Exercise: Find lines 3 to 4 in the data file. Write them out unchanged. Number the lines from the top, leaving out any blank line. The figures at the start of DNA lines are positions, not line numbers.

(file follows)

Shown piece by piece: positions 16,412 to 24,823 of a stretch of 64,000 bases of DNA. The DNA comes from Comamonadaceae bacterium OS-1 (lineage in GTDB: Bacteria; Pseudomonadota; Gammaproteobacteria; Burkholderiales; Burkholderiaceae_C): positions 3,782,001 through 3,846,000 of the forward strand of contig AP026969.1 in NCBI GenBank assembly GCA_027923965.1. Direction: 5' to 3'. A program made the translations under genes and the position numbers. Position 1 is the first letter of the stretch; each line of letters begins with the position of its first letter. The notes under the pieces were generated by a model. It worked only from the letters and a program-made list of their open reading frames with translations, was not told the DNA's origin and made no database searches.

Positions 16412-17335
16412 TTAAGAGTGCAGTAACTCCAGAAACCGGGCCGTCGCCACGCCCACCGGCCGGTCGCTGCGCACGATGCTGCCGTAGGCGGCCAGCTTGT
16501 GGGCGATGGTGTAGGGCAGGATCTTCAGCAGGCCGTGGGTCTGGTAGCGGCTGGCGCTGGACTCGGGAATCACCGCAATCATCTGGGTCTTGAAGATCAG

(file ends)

16412 TTAAGAGTGCAGTAACTCCAGAAACCGGGCCGTCGCCACGCCCACCGGCCGGTCGCTGCGCACGATGCTGCCGTAGGCGGCCAGCTTGT
16501 GGGCGATGGTGTAGGGCAGGATCTTCAGCAGGCCGTGGGTCTGGTAGCGGCTGGCGCTGGACTCGGGAATCACCGCAATCATCTGGGTCTTGAAGATCAG